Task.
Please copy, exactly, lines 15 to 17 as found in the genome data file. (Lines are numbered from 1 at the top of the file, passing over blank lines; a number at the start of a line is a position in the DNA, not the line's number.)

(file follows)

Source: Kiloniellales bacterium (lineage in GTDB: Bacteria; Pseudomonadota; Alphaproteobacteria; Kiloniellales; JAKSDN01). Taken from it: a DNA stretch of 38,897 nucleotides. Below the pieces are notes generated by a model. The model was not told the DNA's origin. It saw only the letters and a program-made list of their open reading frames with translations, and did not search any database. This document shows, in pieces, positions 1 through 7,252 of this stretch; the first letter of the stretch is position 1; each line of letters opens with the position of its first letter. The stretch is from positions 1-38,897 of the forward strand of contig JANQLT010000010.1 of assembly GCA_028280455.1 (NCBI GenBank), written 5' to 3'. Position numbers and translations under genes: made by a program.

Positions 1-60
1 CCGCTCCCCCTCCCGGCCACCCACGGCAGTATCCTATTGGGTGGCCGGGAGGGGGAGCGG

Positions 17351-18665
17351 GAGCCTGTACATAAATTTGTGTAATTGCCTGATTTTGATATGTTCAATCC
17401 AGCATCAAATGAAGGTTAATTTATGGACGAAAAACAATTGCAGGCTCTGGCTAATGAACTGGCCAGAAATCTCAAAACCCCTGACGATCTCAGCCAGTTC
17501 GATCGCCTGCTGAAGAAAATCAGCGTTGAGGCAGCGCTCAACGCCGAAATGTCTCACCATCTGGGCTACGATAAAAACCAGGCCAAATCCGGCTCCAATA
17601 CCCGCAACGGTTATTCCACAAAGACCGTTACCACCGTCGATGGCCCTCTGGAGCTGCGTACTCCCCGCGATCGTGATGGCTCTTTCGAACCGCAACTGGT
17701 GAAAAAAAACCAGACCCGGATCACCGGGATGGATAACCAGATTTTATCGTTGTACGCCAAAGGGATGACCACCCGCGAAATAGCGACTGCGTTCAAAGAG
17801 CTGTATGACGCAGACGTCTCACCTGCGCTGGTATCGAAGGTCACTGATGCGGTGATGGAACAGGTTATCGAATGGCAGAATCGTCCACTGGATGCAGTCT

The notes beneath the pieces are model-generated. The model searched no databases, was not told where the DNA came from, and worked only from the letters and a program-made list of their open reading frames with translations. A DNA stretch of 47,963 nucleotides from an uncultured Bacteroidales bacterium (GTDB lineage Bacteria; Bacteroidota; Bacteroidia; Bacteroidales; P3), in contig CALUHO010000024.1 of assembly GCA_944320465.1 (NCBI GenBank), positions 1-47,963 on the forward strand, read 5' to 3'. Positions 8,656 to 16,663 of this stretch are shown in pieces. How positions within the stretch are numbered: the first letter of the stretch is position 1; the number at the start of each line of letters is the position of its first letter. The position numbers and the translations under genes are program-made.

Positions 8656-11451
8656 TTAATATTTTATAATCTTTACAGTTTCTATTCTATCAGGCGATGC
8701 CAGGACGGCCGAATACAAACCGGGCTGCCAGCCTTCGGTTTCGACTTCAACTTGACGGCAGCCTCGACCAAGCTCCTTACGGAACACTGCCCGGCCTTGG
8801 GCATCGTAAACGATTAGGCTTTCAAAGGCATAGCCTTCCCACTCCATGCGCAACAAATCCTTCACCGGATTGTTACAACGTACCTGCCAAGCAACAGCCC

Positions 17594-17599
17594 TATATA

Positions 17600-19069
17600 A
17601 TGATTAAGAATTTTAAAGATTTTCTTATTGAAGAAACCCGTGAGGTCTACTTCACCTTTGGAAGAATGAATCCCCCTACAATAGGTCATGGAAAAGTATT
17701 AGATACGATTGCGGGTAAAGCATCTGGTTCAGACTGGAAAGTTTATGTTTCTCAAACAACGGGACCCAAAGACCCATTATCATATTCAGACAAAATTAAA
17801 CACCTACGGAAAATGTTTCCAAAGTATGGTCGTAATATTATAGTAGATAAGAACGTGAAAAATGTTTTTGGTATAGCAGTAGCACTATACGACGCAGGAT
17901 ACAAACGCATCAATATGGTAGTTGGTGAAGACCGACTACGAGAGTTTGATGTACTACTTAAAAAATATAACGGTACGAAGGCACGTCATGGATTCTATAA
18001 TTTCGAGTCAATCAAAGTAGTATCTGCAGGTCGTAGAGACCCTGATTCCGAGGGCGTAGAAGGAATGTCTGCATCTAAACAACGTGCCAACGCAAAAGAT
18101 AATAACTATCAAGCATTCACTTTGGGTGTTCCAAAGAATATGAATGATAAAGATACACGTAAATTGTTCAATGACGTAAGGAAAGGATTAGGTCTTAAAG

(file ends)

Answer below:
8801 GCATCGTAAACGATTAGGCTTTCAAAGGCATAGCCTTCCCACTCCATGCGCAACAAATCCTTCACCGGATTGTTACAACGTACCTGCCAAGCAACAGCCC

Positions 17594-17599
17594 TATATA